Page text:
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USAID and Open Data: An Overview

As some of you may be aware, USAID published their Open Data policy, and have begun including language in all contracts and cooperative agreements after October 1, 2014 to require partners to abide by the policy.

There have been many more questions than answers at this stage, which is to be expected when any new policy is rolled out. For those of us in the USAID contractor community, especially small businesses, unexpected change and lots of questions do not make us rest easy...

USAID Open Data Policy

Who do USAID's Open Data rules apply to?

All contracts and cooperative agreements awarded on or after October 1, 2014. Many contracts are having these modifications also rolled out retroactively via the IPN.

(from the ADS 579 page 10, emphasis mine)

USAID staff, as well as contractors and recipients of USAID assistance awards (e.g. grants and cooperative agreements) must submit any Dataset created or collected with USAID funding to the DDL in accordance with the terms and conditions of their awards.

This is in keeping with Executive Order 13642 and the OMB Open Data Policy (M-13-13) which states that an agency’s “public data listing may also include, to the extent permitted by law and existing terms and conditions, Datasets that were produced through agency -funded grants, contracts, and cooperative agreements.

What specific data do they want?

According to USAID, they want:

Organized collection of structured data, including data contained in spreadsheets, whether presented in tabular or non-tabular form (e.g. single spreadsheet, an extensible mark-up language (XML) file, a geospatial data file, or an organized collection of these).

Data Supporting “Intellectual Work”

Works that “document the implementation, monitoring, evaluation, and results of international development assistance activities.”


Does not include

What do I need to do for my organization to be compliant?

  1. If your contract or cooperative agreement includes language on open data, you will need to create an open data plan, created with the COR/AOR and the Data Steward for the funding Bureau or Mission.

  2. Any datasets that are identified by this plan as needing to be published in the Development Data Library will need to be published in open data formats (i.e. machine readable) using common structures when available.

  3. You may want to perform an open data audit of your data capture systems and processes you will use before starting the conversation with USAID, to make sure that you are not committing to publication of sensitive data or an expensive data publication method, as well making sure you are already using common data structures such as IATI.

  4. Think about how you can use this data for internal and external purposes. Open data offers opportunities for data sharing among offices and organizations that did not exist before. There may be major benefits to your organization with having this sort of data easily available between teams.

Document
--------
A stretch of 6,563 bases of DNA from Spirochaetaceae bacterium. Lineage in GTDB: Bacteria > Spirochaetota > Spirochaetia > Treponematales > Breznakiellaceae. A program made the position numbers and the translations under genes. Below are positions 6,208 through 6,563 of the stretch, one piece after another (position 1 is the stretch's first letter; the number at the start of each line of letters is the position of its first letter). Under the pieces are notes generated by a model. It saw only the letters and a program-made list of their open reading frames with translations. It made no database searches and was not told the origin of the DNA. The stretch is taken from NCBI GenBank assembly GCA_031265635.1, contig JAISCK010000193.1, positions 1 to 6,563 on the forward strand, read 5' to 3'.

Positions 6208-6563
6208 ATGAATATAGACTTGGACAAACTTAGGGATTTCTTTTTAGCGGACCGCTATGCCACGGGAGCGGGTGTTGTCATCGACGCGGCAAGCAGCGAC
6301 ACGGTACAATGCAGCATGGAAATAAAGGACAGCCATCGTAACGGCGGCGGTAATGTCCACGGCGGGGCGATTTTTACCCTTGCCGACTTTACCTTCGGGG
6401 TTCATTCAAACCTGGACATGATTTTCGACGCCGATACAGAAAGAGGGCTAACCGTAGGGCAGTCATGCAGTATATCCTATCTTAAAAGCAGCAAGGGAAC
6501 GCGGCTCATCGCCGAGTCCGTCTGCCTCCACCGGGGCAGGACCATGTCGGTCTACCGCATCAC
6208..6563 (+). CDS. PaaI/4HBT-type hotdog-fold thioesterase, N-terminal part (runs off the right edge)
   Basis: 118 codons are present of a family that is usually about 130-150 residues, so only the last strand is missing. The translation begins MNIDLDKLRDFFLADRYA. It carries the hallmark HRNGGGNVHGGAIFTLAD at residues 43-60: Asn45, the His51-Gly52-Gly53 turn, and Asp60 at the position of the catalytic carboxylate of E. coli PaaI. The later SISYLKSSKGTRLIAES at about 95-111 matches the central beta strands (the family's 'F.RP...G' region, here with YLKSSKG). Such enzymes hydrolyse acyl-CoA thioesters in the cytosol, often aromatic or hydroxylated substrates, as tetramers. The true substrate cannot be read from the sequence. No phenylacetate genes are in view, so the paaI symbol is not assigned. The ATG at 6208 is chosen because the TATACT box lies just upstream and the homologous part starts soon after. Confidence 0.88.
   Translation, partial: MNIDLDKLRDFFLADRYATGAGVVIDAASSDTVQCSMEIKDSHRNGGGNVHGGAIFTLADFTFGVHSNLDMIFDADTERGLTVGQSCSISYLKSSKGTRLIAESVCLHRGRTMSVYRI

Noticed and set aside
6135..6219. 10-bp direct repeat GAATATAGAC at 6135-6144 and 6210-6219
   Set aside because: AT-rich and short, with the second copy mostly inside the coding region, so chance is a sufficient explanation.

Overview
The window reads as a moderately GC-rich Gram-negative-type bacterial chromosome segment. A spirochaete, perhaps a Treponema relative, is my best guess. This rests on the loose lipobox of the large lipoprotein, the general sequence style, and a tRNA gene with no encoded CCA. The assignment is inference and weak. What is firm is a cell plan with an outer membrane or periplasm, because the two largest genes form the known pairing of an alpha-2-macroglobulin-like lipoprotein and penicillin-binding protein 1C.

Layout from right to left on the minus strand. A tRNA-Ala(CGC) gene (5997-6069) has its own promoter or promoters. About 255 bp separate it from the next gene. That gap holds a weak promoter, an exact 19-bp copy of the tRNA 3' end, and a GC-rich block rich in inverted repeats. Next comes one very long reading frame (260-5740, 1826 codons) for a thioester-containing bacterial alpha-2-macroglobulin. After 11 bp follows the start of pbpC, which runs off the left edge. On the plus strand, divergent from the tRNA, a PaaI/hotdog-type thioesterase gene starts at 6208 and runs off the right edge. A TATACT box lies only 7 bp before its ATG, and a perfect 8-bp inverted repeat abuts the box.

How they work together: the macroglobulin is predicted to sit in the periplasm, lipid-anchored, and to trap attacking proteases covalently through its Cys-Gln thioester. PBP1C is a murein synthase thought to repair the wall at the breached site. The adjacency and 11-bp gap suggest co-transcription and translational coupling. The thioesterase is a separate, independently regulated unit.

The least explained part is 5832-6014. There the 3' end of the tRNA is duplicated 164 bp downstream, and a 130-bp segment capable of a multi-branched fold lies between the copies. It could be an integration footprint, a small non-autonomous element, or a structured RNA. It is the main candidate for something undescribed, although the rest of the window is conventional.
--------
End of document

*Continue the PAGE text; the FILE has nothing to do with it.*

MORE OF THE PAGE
What is Open Data

Open data has two parts - open and data.

Two other key components that are included in open data definitions:

  1. The data has an API to allow a developer to write code that will pull specifically parts of the data they need without needing to talk to anyone (i.e. only data on Bangladesh, or for 2013). 

  2. The data must be free to be used. This means removing any data that might violate someone's privacy or cause a security incident. Remember that open data may be a subset of data that is used internally using the rest of the open data format - to allow internal systems to interoperate more easily.

Big Picture: Open Data

Overwhelmed? Sonjara can help

We offer open data audits/evaluations, creation of open data plans and solution identification for every budget to help you keep in compliance with these new regulations.

More importantly, we can help you identify where complaince with these new regulations can actually be used to improve your organziations performance. 

Give me a call (703 981-9982) or send me an email (sio @ sonjara dot com) for a free one hour overview/conversation on how you can move forward with open data.

Resources and Links

US Government

  1. White House memorandum on open data policy
  2. Data.gov (always updated list of US Government open data resources)
  3. Foreign Assistance dashboard (US Government publication of all foreign assistance)
  4. US Government Github site on open data
  5. International Aid Transparency Initiative (IATI)


  1. Open Government Plan
  2. Open data resources
  3. ADS 579 (open data policy)
  4. Development Data Library
  5. Data publication process
  6. Open data presentations
  7. Github account

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